Why Blackberry's unlikely run may have come to an end

Blackberry wants to be cool again. And it's doing so by being square.

In a last ditch effort to save its struggling phone business, Blackberry unveiled its new device Wednesday called the "Passport," holding launch events in Toronto, London and Dubai. Unlike rivals that have rectangular designs, the "Passport" features a square screen and touch-enabled keyboard. This marked the company's first smartphone release under new CEO John S. Chen.

(Read MoreWho will sell you a BlackBerry Passport?)

But the new phone failed to impress BGC's Colin Gillis, who downgraded the stock to "hold" from "buy," and suggested the "Passport" may lack traction in the market. Gillis also cited the potential for underwhelming earnings results on Friday.

Shares of the Blackberry sold off more than 6 percent, but are still up around 35 percent on the year.

So, are there any signs the stock could turnaround?

Blackberry failed the key $12 level.

According to Tradinganalysis.com founder Todd Gordon, investors should look past Blackberry's gains this year, and really focus on its long-term trend. "The drop in the stock has been substantial," he said. "It's important to keep in mind that the stock has only retraced half of the decline in the past 18 months." Gordon noted that the 50 percent retracement level comes in at $12 per share, an area that the stock has failed to maintain.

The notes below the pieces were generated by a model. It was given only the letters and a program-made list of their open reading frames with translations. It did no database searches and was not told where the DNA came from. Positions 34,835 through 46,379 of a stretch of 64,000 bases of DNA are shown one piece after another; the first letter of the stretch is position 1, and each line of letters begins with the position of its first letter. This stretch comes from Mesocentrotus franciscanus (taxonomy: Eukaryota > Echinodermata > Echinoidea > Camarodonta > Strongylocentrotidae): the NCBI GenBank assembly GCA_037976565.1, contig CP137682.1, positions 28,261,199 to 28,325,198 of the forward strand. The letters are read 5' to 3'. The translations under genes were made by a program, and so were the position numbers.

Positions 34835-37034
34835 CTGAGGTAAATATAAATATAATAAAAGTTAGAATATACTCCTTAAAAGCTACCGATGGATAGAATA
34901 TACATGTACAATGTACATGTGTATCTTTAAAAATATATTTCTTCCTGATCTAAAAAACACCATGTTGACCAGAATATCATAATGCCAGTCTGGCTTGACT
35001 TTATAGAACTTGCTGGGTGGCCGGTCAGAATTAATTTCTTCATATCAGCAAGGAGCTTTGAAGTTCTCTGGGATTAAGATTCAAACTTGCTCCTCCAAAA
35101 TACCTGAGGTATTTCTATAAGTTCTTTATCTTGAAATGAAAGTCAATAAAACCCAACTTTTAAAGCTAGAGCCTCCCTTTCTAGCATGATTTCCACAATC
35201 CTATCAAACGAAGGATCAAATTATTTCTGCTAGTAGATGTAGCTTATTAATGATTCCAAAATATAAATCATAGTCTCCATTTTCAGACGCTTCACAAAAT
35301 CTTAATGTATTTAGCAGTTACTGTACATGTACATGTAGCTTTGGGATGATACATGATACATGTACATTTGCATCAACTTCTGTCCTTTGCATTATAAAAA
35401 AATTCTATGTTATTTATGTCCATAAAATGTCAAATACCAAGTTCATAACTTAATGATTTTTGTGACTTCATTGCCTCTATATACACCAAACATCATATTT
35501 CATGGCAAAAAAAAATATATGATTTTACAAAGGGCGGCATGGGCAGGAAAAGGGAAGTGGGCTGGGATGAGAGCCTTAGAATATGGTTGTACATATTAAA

Blackberry is testing the uptrend support at $10.

"The next level to look at is where the short-term trendline comes in around $10. If that fails to hold, selling pressure will accelerate and then there is little chance for this recovery story," Gordon said.

(Read MoreBlackBerry's 'Passport' to profit; Apple's bugs)

Chad Morganlander, portfolio manager at Stifel's Washington Crossing Advisors has little hope for the former highflier. "This isn't a growing company, it's not profitable and it's not well capitalized," he said.

Morganlander added that Blackberry is a perfect example of the obsolescence of technology. "In 2011, Blackberry had revenues of about $18 billion. They are now flirting with revenues of about $4 billion and they are losing money," he said. "As a value investor, I would suggest that you stay away from this stock."

Click on the video above for the full discussion with Morganlander on the fundamentals and Gordon on the technicals.

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